By Philip Elmer-DeWitt
July 14, 2010

Not that big a deal, is their consensus. The market, naturally, ignores them.

On Monday, Consumer Reports decided it couldn’t recommend the iPhone 4. On Tuesday and Wednesday, analysts who track Apple (AAPL) offered clients their take on what it means for the company.

Morgan Stanley’s Katy Huberty saw it as a “PR problem that Apple needs to address to preserve the brand and loyal customer base.” Kaufman Bros.’ Shaw Wu noted that Apple still can’t build iPhone 4s fast enough to meet demand.

A Toyota-style product recall was seen as unlikely, despite chatter from a crisis management expert who handled the Monica Lewinsky affair for Bill Clinton, although RBC’s Mike Abramsky estimated that every week Apple waits adds another $200 million to its cost.

Several analysts suggested that offering users a free $29 Bumper would be a relatively painless solution. Piper Jaffray’s Gene Munster estimated the price of such a fix: $178.5 million, or 1% of Apple’s estimated operating income for fiscal 2011, something Apple — with $41.7 billion in the bank — could easily afford.

The market, of course, ignored the analysts’ advice. By Tuesday morning the stock had fallen $15.42 (6.3%) from Monday’s high, creating what some traders saw as buying opportunity in advance of next week’s earnings report. By the end of the day, shares had recovered some of the lost territory and closed at $251.80.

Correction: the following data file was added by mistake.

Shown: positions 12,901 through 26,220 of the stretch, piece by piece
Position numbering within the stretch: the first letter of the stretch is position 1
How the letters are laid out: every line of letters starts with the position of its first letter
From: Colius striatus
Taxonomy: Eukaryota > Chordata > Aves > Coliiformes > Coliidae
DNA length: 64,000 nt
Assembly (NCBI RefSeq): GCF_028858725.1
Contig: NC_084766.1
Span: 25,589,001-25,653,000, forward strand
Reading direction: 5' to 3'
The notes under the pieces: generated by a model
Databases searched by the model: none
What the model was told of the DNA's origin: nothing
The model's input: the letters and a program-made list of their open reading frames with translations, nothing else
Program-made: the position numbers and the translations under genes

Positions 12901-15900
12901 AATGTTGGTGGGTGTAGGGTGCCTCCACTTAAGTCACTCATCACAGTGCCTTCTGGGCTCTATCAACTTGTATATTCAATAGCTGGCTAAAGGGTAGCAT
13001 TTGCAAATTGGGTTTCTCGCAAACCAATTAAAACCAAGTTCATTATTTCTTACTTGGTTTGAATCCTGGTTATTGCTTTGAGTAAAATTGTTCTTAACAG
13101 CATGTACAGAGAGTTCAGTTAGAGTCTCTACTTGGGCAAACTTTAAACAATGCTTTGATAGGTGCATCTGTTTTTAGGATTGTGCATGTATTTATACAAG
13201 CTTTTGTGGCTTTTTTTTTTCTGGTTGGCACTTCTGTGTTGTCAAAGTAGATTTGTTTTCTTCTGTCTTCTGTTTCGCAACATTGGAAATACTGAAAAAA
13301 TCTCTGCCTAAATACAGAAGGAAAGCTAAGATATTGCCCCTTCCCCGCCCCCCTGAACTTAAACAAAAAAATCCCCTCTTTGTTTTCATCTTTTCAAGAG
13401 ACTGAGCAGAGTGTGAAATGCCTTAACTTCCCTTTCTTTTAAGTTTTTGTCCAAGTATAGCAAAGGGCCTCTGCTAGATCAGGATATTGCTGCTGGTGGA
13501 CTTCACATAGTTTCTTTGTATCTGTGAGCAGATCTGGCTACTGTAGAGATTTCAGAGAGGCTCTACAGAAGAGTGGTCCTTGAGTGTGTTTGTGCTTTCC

Below: Excerpts from the analysts’ reports.

Morgan Stanley’s Katy Huberty: “Antenna Concerns Need To Be Addressed”

We view this as more of a PR issue that Apple needs to address to preserve the brand and loyal customer base than a serious reception issue for most users. We don’t see a full product recall as likely but believe Apple would benefit from extending concessions to any customers experiencing issues and/or providing more details about how it can fix the problem in future production runs.

Barclays Capital’s Ben Reitzes: “Get an iPhone Bumper”

As users, we have experienced some issues w/call drops; however, we have found drops go away after attaching a bumper accessory, which is quite useful anyway. In our experience, concerns around product issues tend to be overblown – AAPL will issue a software update & also work on fixing the issue. To date, we have not seen any overwhelming evidence of iPhone 4 units being returned. We do not believe these issues will materially impact AAPL’s product momentum.

BMO Capital’s Keith Bachman: “iPhone Disruptions”

a) Based on interviews with 25 AT&T store reps, we believe that demand remains strong and returns have been few [see chart], and b) based on Asian supply chain checks, we do not believe that Apple has made cuts to production levels. Moreover, even if Apple were to give away bumpers to completely eliminate this problem, the financial impact would be minimal.

Kaufman Bros.’ Shaw Wu: “Growing Antenna Attention Could Create Risk”

We view this conclusion by CR as negative and could create an overhang. So far, in our supply chain and industry checks, we have not seen any change in build plans or demand patterns and thus we are not changing our estimates looking for 7.5 million iPhones in the June quarter and 40 million in C2010. In fact, our sources indicate that Apple is still having difficulty keeping up with strong demand due to screen supply constraints. Should this antenna issue become a bigger deal, there could be risk to our as well as consensus iPhone estimates.